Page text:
2017 COYOTE D/17 Press Release

International Day To End Violence Against Sex Workers

Call Off Your Old Tired Ethics (Coyote RI)  joins sex workers, allies and advocates from around the world in recognizing December 17th, as International Day to End Violence against Sex Workers.  As we approach Dec 17th, we come together to publicly honor sex workers that we have lost to violence and we renew our commitment to the on-going struggle for empowerment, visibility, and rights for all sex workers. We also renew our commitment to solidarity. The majority of violence against sex workers is not just violence against sex workers- it’s also violence against transgender women, against women of color, against drug users, against the undocumented and the homeless.  We cannot end the marginalization and victimization of all sex workers without also fighting transphobia, racism, stigma and the criminalization of drug users and xenophobia.

Please join us Sunday, December 17th, 2017 from 12:00 pm-3:00 pm

10 Davol Square Unit 100, Providence RI 02903

Free community event – light lunch & childcare will be provided.

Contact: Bella Robinson 401-525-8757- bella@coyoteri.org

The backstory

In 2003  “International Day To End Violence Against Sex Workers”  was organized by the renowned sexologist, educator, and former prostitute Annie Sprinkle.   For over a period of more than 15 years, from 1982 through 1998, a total of 49 girls and women disappeared in King County, Washington and were later found dead.  The unknown perpetrator was dubbed the Green River Killer by the media because some of the victims were found in or near that river. In November of 2003, Gary Leon Ridgeway pleaded guilty to 48 counts of murder and related charges in the case. The plea agreement stipulated he would not receive the death penalty. December 17, 2003, he was sentenced to 48 life terms in prison plus 480 additional years. More than a decade later, however, the final record of the horrors perpetrated by Ridgeway is still hazy and likely incomplete; in one prison interview, he claimed to have killed 71 women while some estimate the total to be 90 or more. Many of Ridgeway’s victims were prostitutes and others marginalized by society, such as runaways. In fact, the primary reason Ridgeway was spared the death penalty was to allow him an opportunity to account for the fate of his victims. The first December 17 memorial observance was held the very day that Ridgeway was sentenced for his crimes.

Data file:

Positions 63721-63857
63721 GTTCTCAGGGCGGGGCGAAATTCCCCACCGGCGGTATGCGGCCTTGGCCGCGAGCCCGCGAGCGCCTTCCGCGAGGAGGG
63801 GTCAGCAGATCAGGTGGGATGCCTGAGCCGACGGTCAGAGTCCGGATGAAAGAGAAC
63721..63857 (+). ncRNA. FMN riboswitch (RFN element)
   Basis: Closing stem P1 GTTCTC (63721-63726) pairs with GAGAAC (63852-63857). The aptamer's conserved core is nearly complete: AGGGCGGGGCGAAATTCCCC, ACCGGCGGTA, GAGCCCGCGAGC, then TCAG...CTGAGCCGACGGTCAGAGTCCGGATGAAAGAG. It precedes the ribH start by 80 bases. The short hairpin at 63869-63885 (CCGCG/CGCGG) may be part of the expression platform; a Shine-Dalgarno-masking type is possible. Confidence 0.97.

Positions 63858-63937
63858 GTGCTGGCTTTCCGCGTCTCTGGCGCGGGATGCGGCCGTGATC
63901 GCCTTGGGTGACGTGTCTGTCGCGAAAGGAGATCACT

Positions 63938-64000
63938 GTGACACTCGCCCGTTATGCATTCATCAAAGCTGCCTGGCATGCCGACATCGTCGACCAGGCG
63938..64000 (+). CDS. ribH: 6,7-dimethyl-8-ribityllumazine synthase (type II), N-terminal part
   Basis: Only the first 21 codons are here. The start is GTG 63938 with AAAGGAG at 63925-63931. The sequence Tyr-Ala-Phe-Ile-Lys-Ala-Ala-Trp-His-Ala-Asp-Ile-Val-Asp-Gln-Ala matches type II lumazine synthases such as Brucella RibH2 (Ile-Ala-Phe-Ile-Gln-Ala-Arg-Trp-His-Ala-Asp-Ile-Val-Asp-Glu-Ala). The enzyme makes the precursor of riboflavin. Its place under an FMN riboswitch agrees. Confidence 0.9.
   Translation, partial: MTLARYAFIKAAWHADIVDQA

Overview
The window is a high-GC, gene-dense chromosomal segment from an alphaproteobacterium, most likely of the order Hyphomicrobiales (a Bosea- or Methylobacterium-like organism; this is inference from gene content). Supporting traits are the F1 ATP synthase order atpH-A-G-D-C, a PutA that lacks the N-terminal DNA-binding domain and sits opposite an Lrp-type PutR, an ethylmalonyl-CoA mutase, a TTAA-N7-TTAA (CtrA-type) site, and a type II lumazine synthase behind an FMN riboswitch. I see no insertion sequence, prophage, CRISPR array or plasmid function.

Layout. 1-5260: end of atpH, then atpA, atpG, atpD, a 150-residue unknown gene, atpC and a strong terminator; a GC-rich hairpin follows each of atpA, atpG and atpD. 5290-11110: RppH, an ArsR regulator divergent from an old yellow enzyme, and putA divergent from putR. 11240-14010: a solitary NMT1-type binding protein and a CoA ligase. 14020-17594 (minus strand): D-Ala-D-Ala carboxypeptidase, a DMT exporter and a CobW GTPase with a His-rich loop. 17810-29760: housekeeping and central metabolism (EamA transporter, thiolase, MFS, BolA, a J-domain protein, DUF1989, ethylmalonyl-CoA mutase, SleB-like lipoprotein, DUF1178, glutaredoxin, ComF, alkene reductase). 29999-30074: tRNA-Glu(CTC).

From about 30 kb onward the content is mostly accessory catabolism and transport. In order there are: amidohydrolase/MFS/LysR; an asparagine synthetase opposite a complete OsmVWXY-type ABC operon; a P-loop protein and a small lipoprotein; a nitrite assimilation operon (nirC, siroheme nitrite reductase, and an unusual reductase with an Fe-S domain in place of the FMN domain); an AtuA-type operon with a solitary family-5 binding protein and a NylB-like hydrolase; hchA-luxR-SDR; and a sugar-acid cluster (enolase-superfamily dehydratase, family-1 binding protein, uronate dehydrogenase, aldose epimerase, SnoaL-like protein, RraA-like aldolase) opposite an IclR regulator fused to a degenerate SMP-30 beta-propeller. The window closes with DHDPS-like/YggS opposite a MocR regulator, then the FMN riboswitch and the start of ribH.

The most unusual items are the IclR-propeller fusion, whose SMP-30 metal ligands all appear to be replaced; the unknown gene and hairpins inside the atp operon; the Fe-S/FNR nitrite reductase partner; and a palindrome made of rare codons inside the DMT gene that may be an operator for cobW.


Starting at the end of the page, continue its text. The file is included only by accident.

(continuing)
The Green River Killer, Gary Ridgeway said, “ I picked prostitutes as victims because they were easy to pick up without being noticed. I knew they would not be reported missing right away and might never be reported missing. I thought I could kill as many of them as I wanted without getting caught.” He confessed to having murdered ninety women. Sadly some Seattle prostitutes, their boyfriends or pimps, knew the Green River Killer was Gary Ridgeway for years, but were afraid to come forward for fear of getting arrested, or the police didn’t believe those that did come forward, or the police didn’t seem to care. Ridgeway’s killing spree went on for over twenty years.  Violent crimes against sex workers go underreported, unaddressed and unpunished. There really are people who don’t care when prostitutes are victims of hate crimes, beaten, raped, and murdered. No matter what you think about sex workers and the politics surrounding them, sex workers are a part of our neighborhoods, communities, and families.

Bella Robinson the executive director of Coyote RI, explains that many of the systems of the institutions that are supposed to protect us, are send to erase our existence and that the criminalization of prostitution creates the perfect playground for predators and bad cops to rob, rape and murder sex workers with impunity.  Sex workers who are victims of violence may find themselves with few places to turn to for aid. If they seek emergency medical services they may find themselves being treated with hostility and blatantly discriminated against.

This year’s event will not bring back those who are gone.  But it will help assure that they are not forgotten.  And by bringing attention to the plight of sex workers, their supporters are telling the world, with a loud and clear voice, that those who work in the sex industry are people and they are members of our community.  While we mourn, heal and honor each other, our public gatherings remind the outside world of the daily reality of violence that so many do experience while working in the sex industry and the lack of services available to aid those who need help.”

It is time to change the social perception that she wasn’t a person, she was a “prostitute”. No one wants to feel a sense of community or sameness with her. She was something other than us and therefore we don’t need to feel fear or grief at the fact or the manner of her death.

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